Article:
Enter Deja-Dup! Deja-dup is a project spearheaded by my awesome, former colleague at Canonical, Mike Terry. It uses Duplicity on the backend, and gives me a nice, really simple frontend to get it set up. It has its own timing mechanism that runs in my GNOME desktop session. This means it only runs when my laptop is on and I’m logged in. Every once in a while, it checks how long it’s been since my last backup. If it’s more than a day, an icon pops up in the notification area that offers to run a backup. I’ve only been using this for a day, so it’s only asked me once. I’m not sure if it starts on its own if I give it long enough.
A couple of caveats:
- Deja-dup needs a very fresh version of libnotify, which means you need to either be running Ubuntu Natty, use backported libraries, or patch Deja-dup to work with the version of libnotify in Maverick. I opted for the latter approach.
- I have a lot of data. Around 100GB worth. Some of it is VM’s, some of it is code, some of it is various media files. Duplicity doesn’t support resuming a backup if it breaks halfway, and I “only” have 8 Mbit/s upstream bandwidth.. That meant I had to stay connected to the Internet for 28 hours straight (in a perfect world) and not have anything unexpected happen along the way. I wasn’t really interested in that, so I made my initial backup to an external drive and I’m now copying the contents of that to Rackspace at my own pace. I can stop and resume at will. The tricky part here was to get Deja-Dup to understand that the backup it thinks is on an external drive really is on Cloud Files. I’ll save that for a separate post.
: Maybe not actually infinite, but infinite enough.
Moments ago Rackspace announced the OpenStack project. Not only is this awesome news in and of itself, it also means that I can finally blog about it
The Rackspace’s IaaS offering consists of two parts: Cloud Servers and Cloud Files. Incidentally, OpenStack (so far, at least) has two main components to it: A “compute” compenent called “Nova” and a “storage” component called “Swift”. Swift is the software that runs Rackspace’s Cloud Files today. Nova was initially developed by NASA and is not currently in use at Rackspace, but will eventually replace the existing Cloud Servers platform.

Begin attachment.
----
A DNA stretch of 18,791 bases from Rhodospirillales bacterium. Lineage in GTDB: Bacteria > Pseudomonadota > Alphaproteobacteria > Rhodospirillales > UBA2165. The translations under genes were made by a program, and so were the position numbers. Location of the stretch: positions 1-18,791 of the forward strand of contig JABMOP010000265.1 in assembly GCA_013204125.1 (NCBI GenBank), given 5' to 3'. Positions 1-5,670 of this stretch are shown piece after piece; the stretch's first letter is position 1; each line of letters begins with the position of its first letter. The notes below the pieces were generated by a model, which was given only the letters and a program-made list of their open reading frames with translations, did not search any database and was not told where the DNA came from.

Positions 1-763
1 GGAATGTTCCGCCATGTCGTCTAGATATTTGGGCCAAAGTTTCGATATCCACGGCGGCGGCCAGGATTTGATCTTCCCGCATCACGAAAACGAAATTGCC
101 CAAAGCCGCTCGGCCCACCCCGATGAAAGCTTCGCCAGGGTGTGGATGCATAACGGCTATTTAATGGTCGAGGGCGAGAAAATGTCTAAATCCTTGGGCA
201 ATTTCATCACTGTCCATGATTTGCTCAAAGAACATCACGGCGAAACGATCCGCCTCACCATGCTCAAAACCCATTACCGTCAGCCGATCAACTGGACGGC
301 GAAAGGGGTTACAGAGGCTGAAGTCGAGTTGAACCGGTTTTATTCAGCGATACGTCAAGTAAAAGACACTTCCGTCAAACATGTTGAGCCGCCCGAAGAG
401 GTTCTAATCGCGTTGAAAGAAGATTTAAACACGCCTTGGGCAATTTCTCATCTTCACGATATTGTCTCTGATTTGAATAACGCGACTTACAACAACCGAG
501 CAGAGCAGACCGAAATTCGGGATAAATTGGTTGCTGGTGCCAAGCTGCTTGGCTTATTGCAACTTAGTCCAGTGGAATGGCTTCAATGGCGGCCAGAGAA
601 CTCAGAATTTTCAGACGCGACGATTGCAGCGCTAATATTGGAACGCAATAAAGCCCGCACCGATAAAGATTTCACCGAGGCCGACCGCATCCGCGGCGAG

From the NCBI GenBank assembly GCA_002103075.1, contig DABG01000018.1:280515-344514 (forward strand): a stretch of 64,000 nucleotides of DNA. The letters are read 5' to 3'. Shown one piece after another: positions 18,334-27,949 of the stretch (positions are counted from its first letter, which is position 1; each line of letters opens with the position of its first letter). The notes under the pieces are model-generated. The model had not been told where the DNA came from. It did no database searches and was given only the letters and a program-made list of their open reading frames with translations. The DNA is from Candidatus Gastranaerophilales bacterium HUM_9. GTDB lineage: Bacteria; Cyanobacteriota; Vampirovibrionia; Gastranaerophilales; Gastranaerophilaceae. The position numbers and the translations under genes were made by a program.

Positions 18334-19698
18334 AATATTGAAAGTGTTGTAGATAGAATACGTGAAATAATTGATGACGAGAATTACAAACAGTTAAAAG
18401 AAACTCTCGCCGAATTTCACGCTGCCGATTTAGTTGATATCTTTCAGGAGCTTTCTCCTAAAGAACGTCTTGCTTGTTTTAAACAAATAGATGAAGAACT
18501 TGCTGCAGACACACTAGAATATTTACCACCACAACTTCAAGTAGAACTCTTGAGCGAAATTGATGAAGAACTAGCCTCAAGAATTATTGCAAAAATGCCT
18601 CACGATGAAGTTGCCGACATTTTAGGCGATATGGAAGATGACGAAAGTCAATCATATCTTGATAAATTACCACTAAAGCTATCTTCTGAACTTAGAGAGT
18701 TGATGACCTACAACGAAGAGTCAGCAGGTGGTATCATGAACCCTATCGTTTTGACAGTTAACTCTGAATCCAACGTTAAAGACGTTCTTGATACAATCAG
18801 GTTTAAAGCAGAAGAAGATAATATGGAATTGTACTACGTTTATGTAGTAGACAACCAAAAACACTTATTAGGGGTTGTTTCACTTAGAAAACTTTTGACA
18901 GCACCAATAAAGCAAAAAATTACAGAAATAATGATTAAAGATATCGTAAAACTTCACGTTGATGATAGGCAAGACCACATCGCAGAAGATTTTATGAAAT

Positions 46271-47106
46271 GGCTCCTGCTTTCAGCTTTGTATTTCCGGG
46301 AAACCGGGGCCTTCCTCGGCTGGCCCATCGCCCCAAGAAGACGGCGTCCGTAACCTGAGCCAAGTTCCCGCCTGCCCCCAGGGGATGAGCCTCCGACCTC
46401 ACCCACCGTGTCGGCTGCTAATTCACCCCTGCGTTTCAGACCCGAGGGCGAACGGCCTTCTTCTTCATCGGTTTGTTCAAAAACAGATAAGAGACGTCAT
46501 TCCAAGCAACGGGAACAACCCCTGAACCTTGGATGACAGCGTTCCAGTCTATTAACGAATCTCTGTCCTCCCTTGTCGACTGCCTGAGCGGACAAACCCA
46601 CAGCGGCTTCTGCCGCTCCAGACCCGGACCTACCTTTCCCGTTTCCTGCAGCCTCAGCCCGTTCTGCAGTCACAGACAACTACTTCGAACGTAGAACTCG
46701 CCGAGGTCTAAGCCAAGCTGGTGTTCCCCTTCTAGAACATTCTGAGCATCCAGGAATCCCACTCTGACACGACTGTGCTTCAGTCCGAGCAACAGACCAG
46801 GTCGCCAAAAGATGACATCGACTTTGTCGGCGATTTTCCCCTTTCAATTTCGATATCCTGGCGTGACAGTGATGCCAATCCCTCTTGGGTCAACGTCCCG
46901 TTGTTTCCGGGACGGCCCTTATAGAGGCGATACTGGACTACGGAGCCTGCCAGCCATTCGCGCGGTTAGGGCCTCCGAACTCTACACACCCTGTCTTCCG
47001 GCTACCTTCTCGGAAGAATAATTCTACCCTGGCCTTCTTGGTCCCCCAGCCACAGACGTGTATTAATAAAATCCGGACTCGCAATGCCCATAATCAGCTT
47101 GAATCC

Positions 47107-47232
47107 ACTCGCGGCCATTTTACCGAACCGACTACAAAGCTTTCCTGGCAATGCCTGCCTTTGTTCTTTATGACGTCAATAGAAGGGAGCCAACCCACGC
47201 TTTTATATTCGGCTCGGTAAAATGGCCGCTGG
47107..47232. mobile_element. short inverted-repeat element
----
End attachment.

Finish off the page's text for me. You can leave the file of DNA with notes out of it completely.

Last week, we held a design summit in Austin, TX, USA, with a bunch of people from companies all around the world who all showed up to see what we were up to and to help out by giving requirements, designing the architecture or write patches. The amount of interest was astounding!
I’m sure others will be blogging at length about all that stuff, so I’d like to touch upon some of the ways in which Nova differs from the alternatives out there. I’ll leave it to someone else to talk about Swift.
- Nova is written in Python and uses Twisted.
- Nova is completely open source. There’s no secret sauce. We won’t ever limit functionality or performance so that we can sell you an enterprise edition. It’s all released under the Apache license, so it’s conceivable that some company might write proprietary, for-pay extensions, but it won’t be coming from us. Ever. This is true for Swift as well, by the way.
- Nova currently uses Redis for its key-value store.
- Nova can use either LDAP or its key-value store for its user database.
- Nova currently uses AMQP for messaging, which is the only mechanism with which the different components of Nova communicate.
- The physical hosts that will run the virtual machines all have a component of Nova running on them. It takes care of setting up disk space and other parts of the virtual machine preparation.
- It supports the EC2 query API.
- The Rackspace API is in the works. I expect this will be the basis for the “canonical” API of Nova in the future, but any number of API’s could be supported.
I cannot explain how excited I am about this. Let me know what you think!
Today marks the beginning of my second month working for Rackspace.
I’ve realised I haven’t actually blogged about my leaving Canonical, so this post doubles as an announcement about that, I suppose.
A lot of thought was put into that decision. Ubuntu is an awesome project to work on and Canonical was a fun and interesting “place” to work, but “all good things must come to an end” so I decided to “quit while I was ahead”. Come up with more clichées if you feel like it. The short story is that I just wasn’t having much fun anymore.
Rackspace came along as an interesting option. I’ve known about them since forever, and they are doing very interesting stuff in the cloud computing area, so it seemed like a natural progression. I had a few interviews and after we overcame some initial difficulties (they’re not that used to having people from Denmark work for them) I started my new job working on Cloud Sites on March 1st.
This does not mean that I’m going to stop working on Ubuntu, though. It’ll just be on my own time and working on a narrower set of things than I have for a while. I also hope to be at UDS (I’ve applied for sponsorship) so that I can meet all my awesome, old colleagues.